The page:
Computerized Determination and Analysis of Cost and Production Rates for Machining Operations. Part 1—Turning

[+] Author and Article Information
M. Field, N. Zlatin

Metcut Research Associates, Inc., Cincinnati, Ohio

R. Williams

Union Carbide Corporation, Oak Ridge, Tenn.

M. Kronenberg

Cincinnati, Ohio

J. Eng. Ind 90(3), 455-466 (Aug 01, 1968) (12 pages) doi:10.1115/1.3604669 History: Received July 14, 1967; Online August 25, 2011


Two of the most important factors in any machining operation are the cost per piece and the production rate. Equations have been developed which enable one to calculate these two factors for a given machining operation on a given part and machine tool. Generalized equations for cost and production rate are presented for turning, milling, drilling, reaming, and tapping. The items which make up the cost and production rate can be readily evaluated in each of the equations. The generalized cost per piece and production-rate equations for turning are then expanded to cover brazed and throwaway carbide tools and solid HSS tools. In order to use these equations, it is necessary to have available pertinent tool-life data for each of the tools under the actual machining conditions. Typical tool-life data have been generated and are shown here for a variety of alloys. All of the aforementioned equations have been programmed on a computer so that the cost and production rates can be readily calculated for specific parts, operations, and machine-tool combinations. The computer will print out not only the cost and production rate but also a detailed cost breakdown. A visual examination of each of the cost and production-rate factors makes possible a rapid analysis of the significance of each of the items making up the total cost and production rates. In addition, the cost and production-rate equations for turning have also been optimized. Thus calculations can be made to determine the minimum cost per piece and the maximum production rate for the cases where a mathematical expression, such as the Taylor equation, can be applied relating tool life and cutting speeds. Any projection beyond experimental data would have to be verified to serve as a guide for shop use.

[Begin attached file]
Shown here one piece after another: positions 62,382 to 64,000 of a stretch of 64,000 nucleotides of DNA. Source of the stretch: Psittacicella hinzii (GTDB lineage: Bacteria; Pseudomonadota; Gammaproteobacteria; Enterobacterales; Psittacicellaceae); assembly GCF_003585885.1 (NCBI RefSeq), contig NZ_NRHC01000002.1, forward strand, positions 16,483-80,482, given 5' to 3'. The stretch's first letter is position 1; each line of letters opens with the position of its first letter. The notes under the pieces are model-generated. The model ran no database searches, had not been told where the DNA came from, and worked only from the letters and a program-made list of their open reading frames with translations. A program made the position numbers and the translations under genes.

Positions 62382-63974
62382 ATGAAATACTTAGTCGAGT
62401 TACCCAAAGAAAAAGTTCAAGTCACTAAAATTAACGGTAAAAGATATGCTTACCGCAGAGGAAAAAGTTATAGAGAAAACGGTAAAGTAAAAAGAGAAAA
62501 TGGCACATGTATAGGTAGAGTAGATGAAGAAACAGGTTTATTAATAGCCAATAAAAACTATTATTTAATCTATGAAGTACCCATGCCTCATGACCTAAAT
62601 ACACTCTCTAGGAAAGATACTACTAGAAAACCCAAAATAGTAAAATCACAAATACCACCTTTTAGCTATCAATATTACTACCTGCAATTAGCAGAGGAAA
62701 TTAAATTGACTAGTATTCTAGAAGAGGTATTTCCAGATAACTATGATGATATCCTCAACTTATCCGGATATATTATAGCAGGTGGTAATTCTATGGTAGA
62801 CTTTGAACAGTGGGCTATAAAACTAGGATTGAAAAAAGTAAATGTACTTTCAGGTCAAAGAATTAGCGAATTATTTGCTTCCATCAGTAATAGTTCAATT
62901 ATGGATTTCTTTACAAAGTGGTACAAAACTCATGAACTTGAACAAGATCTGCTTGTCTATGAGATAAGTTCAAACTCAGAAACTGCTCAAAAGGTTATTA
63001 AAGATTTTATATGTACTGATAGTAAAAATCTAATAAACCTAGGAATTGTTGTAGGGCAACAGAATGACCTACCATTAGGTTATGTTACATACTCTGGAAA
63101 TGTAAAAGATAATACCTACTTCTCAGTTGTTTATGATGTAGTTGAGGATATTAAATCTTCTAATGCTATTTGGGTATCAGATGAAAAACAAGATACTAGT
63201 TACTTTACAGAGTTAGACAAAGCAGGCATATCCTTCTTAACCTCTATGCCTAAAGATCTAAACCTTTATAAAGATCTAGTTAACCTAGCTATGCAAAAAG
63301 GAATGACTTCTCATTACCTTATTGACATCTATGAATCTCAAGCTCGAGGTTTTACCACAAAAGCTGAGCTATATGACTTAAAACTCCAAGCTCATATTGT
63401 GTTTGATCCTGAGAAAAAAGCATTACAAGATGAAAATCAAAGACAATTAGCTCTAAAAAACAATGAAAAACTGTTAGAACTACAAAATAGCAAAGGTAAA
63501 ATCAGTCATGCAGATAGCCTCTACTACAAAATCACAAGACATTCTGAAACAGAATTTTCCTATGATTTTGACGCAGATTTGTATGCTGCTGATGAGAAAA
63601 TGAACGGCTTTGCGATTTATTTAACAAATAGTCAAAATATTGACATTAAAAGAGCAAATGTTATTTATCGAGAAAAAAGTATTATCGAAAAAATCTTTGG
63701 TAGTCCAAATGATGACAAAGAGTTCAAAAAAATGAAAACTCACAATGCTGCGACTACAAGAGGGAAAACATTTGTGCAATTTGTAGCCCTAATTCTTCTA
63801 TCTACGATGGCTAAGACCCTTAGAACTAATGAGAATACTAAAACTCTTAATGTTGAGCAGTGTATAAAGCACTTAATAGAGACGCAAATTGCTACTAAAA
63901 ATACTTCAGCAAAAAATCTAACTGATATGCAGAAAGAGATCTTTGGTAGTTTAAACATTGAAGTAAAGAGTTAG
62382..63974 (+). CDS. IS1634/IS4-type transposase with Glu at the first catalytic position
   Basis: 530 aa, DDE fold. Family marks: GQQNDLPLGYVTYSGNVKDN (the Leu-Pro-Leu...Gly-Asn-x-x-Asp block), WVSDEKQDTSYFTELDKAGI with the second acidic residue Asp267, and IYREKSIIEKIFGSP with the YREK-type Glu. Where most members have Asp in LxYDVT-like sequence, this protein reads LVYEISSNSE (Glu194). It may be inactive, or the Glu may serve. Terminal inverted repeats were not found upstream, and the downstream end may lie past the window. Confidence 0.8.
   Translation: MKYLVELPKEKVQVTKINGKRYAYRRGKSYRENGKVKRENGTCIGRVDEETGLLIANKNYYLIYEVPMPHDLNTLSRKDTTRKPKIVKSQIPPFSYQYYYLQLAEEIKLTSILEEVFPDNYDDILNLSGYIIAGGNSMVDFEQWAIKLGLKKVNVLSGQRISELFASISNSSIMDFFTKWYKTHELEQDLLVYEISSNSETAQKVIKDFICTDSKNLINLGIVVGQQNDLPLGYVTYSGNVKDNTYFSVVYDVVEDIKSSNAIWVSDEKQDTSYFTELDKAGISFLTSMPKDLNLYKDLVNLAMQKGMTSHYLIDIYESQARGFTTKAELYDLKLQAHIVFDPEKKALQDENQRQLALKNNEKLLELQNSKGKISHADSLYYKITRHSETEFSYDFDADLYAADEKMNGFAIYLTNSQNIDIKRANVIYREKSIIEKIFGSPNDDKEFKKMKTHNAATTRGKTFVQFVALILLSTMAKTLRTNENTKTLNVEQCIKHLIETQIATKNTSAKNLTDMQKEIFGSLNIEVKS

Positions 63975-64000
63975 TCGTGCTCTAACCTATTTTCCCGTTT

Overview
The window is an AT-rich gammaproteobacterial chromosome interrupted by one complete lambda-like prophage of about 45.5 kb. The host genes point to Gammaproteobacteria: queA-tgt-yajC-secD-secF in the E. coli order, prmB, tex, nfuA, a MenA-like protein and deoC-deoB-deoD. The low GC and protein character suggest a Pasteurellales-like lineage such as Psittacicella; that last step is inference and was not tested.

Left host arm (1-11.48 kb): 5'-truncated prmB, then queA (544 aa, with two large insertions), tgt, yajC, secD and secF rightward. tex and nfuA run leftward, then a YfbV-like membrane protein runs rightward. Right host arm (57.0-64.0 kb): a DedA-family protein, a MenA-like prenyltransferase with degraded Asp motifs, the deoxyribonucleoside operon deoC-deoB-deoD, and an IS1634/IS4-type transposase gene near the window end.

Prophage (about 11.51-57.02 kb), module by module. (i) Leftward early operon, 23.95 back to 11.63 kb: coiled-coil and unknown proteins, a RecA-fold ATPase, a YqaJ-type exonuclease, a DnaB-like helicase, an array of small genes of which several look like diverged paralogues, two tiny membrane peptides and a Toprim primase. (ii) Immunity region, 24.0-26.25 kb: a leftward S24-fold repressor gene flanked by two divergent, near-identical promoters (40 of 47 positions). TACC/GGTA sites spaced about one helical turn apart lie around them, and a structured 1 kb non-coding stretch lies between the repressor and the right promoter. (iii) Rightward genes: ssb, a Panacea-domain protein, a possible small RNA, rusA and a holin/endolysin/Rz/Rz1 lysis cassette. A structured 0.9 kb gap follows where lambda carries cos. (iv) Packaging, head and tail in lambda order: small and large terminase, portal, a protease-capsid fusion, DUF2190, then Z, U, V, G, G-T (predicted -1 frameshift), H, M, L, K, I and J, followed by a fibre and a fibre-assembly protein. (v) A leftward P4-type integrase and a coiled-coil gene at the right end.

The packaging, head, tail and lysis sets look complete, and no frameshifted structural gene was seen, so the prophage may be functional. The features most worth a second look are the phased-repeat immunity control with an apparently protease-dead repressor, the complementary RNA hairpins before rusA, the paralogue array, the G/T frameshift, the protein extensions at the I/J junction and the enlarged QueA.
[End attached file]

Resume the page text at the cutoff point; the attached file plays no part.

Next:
Copyright © 1968 by ASME
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